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5 ways to create an ownership mentality on your team

Resist the urge to do everything yourself. Here is some advice on empowering your team.

4 min read



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When you’re on a tight timeline or working on a critical issue, it can be tempting to grab hold of the problem yourself and work it until you’ve found the solution by yourself.

Maybe you’re trying to save time or just trying not to waste the time of others. Giving in to the temptation to go it alone, however, will not build a high-performing team capable of overcoming any challenge. If you want to foster an ownership mentality and create a team of individuals who are truly invested in success, read on for the five best ways to achieve your goals.

1, Stop doing it all

Even if you think you have all the answers, if you want to create a sense of accountability in your team, you have to give team members something to be accountable for. This means that you’re going to have to delegate. If you’re worried about the quality of the outcome, ask for regular check-ins one-on-one, so you can monitor progress and offer guidance and training.

Start with smaller aspects of what you’re working on, and expand from there with the members who deliver timely, quality work. While you’re coaching them to have a sense of ownership, you’ll be coaching yourself to delegate and let go a little on the day-to-day details.

2. Connect with contributors

Just as you would solicit feedback and ideas from your superiors in your organization, be sure to gather ideas from the people regularly sitting around your table. Make it clear to them that you need and value their help. When people contribute, be sure to acknowledge their contributions, both in the moment and later, when describing the group’s accomplishments to others.

If Sam and Dana were instrumental in coming up with the winning strategy, and the whole team helped fine-tune it, be sure to say so. Not only will you connect with your team and make them feel a sense of ownership, you will also build your own reputation as a positive leader.

3. Reward the sharing of ideas

As a leader, it may seem like every idea has to come from you, but that’s not the case. The best leaders create a culture where it is OK to share ideas — all ideas. Build a relationship with your team where they are rewarded for speaking up and contributing.

For the best ideas to come to the surface, a team has to feel safe to think out loud, to brainstorm and to examine suggestions objectively with you, or as a group. The best environment allows everyone to share and have ideas accepted or rejected without personal judgement. People will fill a much stronger sense of ownership when they feel they have a hand in creating solutions.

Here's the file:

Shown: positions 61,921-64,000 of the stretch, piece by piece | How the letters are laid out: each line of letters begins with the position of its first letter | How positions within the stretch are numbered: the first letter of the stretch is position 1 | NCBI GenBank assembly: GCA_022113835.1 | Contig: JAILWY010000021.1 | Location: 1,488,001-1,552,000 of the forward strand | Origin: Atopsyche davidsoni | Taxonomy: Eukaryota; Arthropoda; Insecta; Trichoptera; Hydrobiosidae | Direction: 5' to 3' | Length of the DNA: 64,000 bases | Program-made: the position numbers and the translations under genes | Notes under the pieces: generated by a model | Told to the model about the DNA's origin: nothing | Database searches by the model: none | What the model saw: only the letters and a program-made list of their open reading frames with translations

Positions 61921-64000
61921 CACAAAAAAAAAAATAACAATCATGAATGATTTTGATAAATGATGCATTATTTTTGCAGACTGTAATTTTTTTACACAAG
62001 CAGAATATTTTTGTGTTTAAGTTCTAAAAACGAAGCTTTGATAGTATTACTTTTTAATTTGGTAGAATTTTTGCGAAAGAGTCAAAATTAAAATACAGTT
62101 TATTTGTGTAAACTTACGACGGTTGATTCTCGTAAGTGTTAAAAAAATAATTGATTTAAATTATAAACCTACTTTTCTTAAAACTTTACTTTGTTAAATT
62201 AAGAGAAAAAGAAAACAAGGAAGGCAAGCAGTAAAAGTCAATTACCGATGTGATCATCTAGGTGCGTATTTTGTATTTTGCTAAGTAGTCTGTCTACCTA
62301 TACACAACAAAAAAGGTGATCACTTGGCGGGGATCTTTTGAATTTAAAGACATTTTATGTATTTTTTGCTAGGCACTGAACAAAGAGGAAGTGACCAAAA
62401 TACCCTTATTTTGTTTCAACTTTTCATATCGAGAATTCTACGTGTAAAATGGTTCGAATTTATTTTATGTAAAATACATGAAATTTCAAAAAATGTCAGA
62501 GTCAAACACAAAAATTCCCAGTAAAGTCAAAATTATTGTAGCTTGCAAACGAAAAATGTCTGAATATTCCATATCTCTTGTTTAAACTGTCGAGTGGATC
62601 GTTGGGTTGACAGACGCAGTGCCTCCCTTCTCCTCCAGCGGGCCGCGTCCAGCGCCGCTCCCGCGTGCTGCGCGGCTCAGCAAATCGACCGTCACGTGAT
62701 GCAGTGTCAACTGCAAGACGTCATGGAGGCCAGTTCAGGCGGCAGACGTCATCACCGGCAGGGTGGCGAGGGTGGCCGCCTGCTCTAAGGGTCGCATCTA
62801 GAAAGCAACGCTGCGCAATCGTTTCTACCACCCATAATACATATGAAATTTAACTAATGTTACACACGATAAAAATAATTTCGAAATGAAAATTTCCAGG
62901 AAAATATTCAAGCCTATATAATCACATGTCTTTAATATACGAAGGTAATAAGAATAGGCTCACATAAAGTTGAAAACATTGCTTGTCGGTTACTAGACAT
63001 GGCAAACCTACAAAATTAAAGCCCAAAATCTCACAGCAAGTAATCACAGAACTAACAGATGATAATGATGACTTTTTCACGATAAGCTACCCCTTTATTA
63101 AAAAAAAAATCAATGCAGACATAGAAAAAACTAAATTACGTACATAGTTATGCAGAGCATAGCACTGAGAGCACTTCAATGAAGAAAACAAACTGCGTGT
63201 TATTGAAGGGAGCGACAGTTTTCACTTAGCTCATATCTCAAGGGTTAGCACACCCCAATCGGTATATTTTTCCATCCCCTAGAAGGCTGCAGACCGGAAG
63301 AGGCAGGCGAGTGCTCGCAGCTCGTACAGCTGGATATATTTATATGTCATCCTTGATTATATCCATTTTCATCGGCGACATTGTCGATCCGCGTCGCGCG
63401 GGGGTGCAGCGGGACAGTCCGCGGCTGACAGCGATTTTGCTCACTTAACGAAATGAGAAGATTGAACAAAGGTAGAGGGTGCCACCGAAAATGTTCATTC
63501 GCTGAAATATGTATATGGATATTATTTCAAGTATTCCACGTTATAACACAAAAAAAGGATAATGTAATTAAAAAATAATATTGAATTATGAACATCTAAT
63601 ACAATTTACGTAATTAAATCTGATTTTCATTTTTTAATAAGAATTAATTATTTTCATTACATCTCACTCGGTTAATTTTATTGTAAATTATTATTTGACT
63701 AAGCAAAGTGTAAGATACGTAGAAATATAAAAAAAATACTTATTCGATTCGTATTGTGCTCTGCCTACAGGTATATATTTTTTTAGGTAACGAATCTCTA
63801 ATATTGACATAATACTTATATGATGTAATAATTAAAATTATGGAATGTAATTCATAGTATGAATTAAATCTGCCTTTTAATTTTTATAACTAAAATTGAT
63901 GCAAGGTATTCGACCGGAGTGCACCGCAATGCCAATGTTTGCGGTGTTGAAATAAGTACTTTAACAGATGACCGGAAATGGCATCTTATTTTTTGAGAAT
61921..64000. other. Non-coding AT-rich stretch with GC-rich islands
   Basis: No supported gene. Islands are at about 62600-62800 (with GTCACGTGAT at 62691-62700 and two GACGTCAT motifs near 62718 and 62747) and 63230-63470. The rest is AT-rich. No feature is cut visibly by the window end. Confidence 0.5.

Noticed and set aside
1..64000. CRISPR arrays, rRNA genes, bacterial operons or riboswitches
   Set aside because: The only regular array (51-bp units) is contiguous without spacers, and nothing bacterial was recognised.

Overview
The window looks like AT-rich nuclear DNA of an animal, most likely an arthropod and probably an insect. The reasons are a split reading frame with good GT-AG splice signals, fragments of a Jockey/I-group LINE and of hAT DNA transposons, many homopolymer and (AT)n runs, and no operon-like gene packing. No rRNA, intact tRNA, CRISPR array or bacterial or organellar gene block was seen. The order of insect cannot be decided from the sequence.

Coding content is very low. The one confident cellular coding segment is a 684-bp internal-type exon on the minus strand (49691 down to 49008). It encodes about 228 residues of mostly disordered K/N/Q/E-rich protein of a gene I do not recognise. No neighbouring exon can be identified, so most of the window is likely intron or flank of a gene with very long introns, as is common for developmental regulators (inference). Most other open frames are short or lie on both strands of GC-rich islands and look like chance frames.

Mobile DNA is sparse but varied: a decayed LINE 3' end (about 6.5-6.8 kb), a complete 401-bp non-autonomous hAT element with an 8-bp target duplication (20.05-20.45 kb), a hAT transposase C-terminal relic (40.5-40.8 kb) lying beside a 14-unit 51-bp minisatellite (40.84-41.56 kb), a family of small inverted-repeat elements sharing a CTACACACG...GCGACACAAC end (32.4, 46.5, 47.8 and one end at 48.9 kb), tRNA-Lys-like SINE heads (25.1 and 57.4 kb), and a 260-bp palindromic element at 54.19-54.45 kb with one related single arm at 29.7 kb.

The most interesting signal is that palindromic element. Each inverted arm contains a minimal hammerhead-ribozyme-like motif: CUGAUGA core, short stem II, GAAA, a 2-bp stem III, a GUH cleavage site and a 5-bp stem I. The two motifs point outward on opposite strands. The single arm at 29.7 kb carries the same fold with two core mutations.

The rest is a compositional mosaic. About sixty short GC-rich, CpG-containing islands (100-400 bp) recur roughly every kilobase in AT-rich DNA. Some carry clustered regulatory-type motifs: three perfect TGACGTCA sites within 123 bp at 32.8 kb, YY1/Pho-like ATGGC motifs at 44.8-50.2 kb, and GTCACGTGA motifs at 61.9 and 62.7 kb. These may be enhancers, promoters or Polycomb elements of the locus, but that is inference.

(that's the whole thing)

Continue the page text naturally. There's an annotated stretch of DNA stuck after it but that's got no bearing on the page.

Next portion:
4. Allow them to “run with it”

When someone comes up with a great idea, whenever possible, allow them to be pivotal in making it happen. Great leaders don’t have to be the one executing — use your skills and experience to provide guidance and oversight, and to help others achieve success. You can even consider management consulting to up the team’s game. The end results will reflect positively on both of you.

5. Share the recognition

Be generous with praise: Give credit to the members of your team whenever it is due. Be sure to mention accomplishments both within your own group and to those senior to you. People feel a stronger sense of ownership — and a stronger desire to engage and take ownership again — when their efforts lead to acknowledgement. Employees rally around leaders who allow them to learn through doing and raise them up when they’ve done well.

Recognizing good people and work will make you look good, too.

Do you have ideas on how to create a sense of ownership within an organization? Have you had success in engaging employees in your work? Could your skills in fostering ownership use some coaching?


Joel Garfinkle is recognized as one of the top 50 executive coaches in America. Global Gurus named Joel #14 on its list of top 30 global coaching experts. He has 19 years of first-hand experience working closely with many of the world’s leading companies, including Oracle, Google, Amazon, Deloitte, The Ritz-Carlton, Gap and Starbucks. He has written seven books, including “Getting Ahead.” More than 10,000 people subscribe to his FulfillmentATWork newsletter. Subscribe and you’ll receive the free e-book “41 Proven Strategies to Get Promoted Now!” If you are looking for practical advice for advancing up the executive career ladder, view his Career Advancement Blog.

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